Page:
On May 3, 2023, Maryland Governor Wes Moore signed into law SB 828, which amends the state’s Family and Medical Leave Insurance Program (the “Program”) that was originally established in April 2022. As we previously reported, the Program generally provides eligible employees with 12 (but in some cases, 24) weeks of paid leave to be used for certain covered family and medical-related absences. The Program and SB 828’s amendments—which will take effect on June 1, 2023—are nuanced, so below are five significant updates from the new legislation for Maryland employers to consider.

1. Start Dates for Making Contributions and Using Leave Benefits

Contributions from employees and employers with 15 or more employees will continue to fund the Program under SB 828. While these required contributions were set to begin on October 1, 2023, SB 828 pushes back the start date by one year to October 1, 2024. As a result, SB 828 also modifies several other Program deadlines, including delaying the date when employees may begin using Program leave benefits from January 1, 2025 to January 1, 2026.

2. Total Contribution Rates and Employee/Employer Cost Split

SB 828 does not identify the total contribution rate that will apply on October 1, 2024, but it does require the Maryland Department of Labor (MD DOL) to do so by October 1, 2023, and provides that this initial contribution rate will be effective from October 1, 2024 to June 30, 2026. The MD DOL will determine subsequent contribution rates annually by February 1, which will be effective for 12 months beginning each July 1. Importantly, SB 828 caps the total rate of contribution at 1.2% of an employee’s wages.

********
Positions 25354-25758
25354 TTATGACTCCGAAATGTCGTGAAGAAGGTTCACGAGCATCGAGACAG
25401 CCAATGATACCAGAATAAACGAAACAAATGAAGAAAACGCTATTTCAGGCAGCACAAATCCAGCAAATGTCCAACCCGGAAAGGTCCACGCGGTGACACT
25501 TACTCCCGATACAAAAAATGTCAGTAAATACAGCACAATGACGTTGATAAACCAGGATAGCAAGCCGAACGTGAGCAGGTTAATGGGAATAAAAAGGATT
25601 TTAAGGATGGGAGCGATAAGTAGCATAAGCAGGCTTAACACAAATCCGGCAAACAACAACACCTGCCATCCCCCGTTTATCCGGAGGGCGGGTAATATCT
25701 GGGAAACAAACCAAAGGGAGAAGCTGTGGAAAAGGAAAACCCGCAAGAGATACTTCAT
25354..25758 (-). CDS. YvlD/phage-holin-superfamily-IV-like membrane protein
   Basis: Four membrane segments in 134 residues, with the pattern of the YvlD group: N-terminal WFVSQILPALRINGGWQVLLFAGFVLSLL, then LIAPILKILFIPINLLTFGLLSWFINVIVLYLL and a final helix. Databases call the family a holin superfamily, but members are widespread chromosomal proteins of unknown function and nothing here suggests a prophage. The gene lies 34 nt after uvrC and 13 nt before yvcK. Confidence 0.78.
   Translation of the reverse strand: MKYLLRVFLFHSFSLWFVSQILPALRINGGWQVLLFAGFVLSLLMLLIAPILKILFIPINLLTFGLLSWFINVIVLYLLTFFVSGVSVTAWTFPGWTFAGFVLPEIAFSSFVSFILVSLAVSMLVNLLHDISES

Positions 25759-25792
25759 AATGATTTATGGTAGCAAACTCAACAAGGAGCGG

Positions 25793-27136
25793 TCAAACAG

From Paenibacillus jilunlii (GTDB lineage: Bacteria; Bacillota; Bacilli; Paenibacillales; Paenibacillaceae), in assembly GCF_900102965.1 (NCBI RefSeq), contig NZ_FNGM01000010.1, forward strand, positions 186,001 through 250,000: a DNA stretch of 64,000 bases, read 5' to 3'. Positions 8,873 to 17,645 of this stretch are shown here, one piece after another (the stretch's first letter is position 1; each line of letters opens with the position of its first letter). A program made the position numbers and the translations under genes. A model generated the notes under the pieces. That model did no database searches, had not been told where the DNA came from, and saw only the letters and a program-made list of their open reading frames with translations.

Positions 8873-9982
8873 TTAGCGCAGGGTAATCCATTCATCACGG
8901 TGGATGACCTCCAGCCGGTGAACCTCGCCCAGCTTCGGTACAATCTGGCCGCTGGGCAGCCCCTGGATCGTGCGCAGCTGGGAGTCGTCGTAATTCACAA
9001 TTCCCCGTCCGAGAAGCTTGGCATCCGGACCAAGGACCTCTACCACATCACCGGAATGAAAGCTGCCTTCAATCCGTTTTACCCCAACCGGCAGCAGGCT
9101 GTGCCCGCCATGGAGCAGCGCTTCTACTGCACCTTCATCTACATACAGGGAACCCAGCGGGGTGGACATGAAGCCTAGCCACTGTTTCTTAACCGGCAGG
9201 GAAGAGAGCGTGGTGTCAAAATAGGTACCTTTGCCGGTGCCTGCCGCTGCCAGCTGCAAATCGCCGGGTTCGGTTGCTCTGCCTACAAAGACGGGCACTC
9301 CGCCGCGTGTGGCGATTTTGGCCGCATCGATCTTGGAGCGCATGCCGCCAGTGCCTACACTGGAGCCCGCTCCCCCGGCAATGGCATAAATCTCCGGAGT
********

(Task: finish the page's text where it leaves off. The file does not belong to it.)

Finally, SB 828 provides that employees and employers with 15 or more employees will split the cost of the total contribution rate 50/50; provided, however, that employers may choose to cover more than 50% of the total contribution rate if they provide certain advanced notice to employees. Under the original legislation, the MD DOL was to determine a cost split of anywhere between 25% and 75%.

3. Reasons for Leave

When the Program was first enacted, it established five family and medical-related reasons for which leave could be used, including time to care for a newborn child or a child newly placed for adoption, foster care, or kinship care within the first year of the birth, adoption, or placement (“New Child Leave”). SB 828 clarifies and expands when New Child Leave is available in several ways:

  • The child at issue must be the child of the employee seeking leave (either by birth or through placement).
  • For children to whom the employee gives birth, employees may now use New Child Leave to care or to bond with the child during the first year after the child’s birth.
  • For children who are placed with an employee through foster care, kinship care, or adoption, employees may now use New Child Leave during the placement process, as well as to care for and bond with the child during the first year after placement.

4. Interaction with Other Leave Laws